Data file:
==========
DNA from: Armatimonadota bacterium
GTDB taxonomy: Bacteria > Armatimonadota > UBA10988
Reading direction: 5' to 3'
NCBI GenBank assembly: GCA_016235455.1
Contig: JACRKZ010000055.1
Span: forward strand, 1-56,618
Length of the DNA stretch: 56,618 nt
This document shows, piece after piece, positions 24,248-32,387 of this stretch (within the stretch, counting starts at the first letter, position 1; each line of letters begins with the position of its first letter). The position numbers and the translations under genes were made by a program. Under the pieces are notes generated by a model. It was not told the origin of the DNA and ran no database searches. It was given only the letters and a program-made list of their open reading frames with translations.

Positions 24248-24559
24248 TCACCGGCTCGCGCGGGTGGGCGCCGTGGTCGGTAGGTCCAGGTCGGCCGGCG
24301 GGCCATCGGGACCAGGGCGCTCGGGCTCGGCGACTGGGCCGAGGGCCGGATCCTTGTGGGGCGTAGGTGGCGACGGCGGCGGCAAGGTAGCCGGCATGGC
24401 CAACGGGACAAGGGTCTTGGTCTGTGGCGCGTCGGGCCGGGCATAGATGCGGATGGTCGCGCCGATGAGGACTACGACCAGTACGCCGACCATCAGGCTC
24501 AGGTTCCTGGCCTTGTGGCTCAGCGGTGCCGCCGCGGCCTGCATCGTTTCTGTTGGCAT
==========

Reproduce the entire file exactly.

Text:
DNA from: Armatimonadota bacterium
GTDB taxonomy: Bacteria > Armatimonadota > UBA10988
Reading direction: 5' to 3'
NCBI GenBank assembly: GCA_016235455.1
Contig: JACRKZ010000055.1
Span: forward strand, 1-56,618
Length of the DNA stretch: 56,618 nt
This document shows, piece after piece, positions 24,248-32,387 of this stretch (within the stretch, counting starts at the first letter, position 1; each line of letters begins with the position of its first letter). The position numbers and the translations under genes were made by a program. Under the pieces are notes generated by a model. It was not told the origin of the DNA and ran no database searches. It was given only the letters and a program-made list of their open reading frames with translations.

Positions 24248-24559
24248 TCACCGGCTCGCGCGGGTGGGCGCCGTGGTCGGTAGGTCCAGGTCGGCCGGCG
24301 GGCCATCGGGACCAGGGCGCTCGGGCTCGGCGACTGGGCCGAGGGCCGGATCCTTGTGGGGCGTAGGTGGCGACGGCGGCGGCAAGGTAGCCGGCATGGC
24401 CAACGGGACAAGGGTCTTGGTCTGTGGCGCGTCGGGCCGGGCATAGATGCGGATGGTCGCGCCGATGAGGACTACGACCAGTACGCCGACCATCAGGCTC
24501 AGGTTCCTGGCCTTGTGGCTCAGCGGTGCCGCCGCGGCCTGCATCGTTTCTGTTGGCAT